Magento Requirements Analysis
By Brian Holecko Certified Magento Developer at InteractOne

Avoid budget-busters and broken deadlines.

A Magento Requirements analysis will help to avoid one of the most common budget-busters – your team developed the wrong functionality. This will happen when communication is not clear, especially on large projects. In order to reduce miscommunications, you need to track requirements as they emerge in a spreadsheet with both business and technical requirements side-by-side. Business requirements tend to be generalized whereas technical requirements tend to be specific and detailed. Oftentimes, a single business requirement needs to be broken down into multiple technical requirements.

Prior to Magento, I was an enterprise Java developer for highly customized systems. I also attended a certification class which taught this method which is easily transferable to Magento systems and shines brightest when dealing with large requirement sets. Brand new sites need to consider this approach.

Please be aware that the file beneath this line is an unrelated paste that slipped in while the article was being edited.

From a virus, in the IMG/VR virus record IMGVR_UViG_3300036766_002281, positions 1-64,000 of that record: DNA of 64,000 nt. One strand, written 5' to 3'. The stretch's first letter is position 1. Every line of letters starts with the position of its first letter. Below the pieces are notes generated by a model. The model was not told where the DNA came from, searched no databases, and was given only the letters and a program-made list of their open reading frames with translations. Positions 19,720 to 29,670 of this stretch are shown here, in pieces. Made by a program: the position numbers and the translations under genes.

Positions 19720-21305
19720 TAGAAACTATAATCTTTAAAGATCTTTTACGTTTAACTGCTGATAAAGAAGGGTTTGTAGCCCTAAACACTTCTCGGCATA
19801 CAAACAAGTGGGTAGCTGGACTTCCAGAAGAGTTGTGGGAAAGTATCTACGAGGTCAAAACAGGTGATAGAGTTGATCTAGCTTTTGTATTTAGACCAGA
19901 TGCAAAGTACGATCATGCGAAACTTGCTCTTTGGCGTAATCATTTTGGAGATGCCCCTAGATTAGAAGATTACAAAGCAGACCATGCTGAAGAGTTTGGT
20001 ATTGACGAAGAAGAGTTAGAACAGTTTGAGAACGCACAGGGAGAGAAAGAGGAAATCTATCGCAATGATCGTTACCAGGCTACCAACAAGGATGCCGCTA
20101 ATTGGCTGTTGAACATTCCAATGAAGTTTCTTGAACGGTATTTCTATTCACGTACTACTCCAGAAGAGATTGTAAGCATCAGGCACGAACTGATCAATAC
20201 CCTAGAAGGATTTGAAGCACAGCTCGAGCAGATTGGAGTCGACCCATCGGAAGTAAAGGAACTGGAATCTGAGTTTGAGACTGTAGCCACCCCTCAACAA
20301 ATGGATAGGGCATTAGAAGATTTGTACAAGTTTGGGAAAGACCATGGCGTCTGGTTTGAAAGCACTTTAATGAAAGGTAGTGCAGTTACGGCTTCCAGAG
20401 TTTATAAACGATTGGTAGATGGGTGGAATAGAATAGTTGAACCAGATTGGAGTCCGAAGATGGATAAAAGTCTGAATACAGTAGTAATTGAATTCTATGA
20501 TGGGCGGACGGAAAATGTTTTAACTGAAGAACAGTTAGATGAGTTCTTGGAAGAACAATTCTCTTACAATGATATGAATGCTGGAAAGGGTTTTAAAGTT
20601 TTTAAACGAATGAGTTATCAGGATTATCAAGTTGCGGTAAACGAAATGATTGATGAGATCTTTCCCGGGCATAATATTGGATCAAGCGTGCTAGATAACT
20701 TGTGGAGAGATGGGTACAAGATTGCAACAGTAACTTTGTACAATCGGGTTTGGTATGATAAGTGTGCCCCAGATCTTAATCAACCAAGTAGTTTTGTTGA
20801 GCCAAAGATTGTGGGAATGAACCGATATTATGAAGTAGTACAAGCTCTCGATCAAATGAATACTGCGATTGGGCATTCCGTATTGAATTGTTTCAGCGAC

A good plan goes a long way.

Create a spreadsheet with the following headers: #, Business Requirement, Technical Requirement, Est. Hours. When capturing a business requirement, put it in plain English so anybody can understand. Then, translate this into one or more technical requirements which allows tech jargon only a developer can understand. The business requirements need to clearly communicate what the client is asking for without referencing technical requirements. By laying this all out, both sides will be able to spot conflicting and/or missing requirements before development starts.

Next, provide estimates at the technical requirements level, summing them into a total estimate at the bottom. Next, add an additional 20% increase in hours for QA to ensure the requirements are delivered accurately since not all requirements can be captured down to the fine details.

If the list of business requirements is long, add an additional column to categorize the requirements by a system attribute like usability, scalability, UX, etc. There should not be no more than 3-5 of these attributes/categories and need to be defined before defining any requirements. This guides the discussion around the attributes/categories most desirable and will result in an attribute-driven approach to designing and developing the site.

The above method will prevent your team from breaking budgets and missing deadlines on large projects as well as providing an attribute-driven architecture of the store.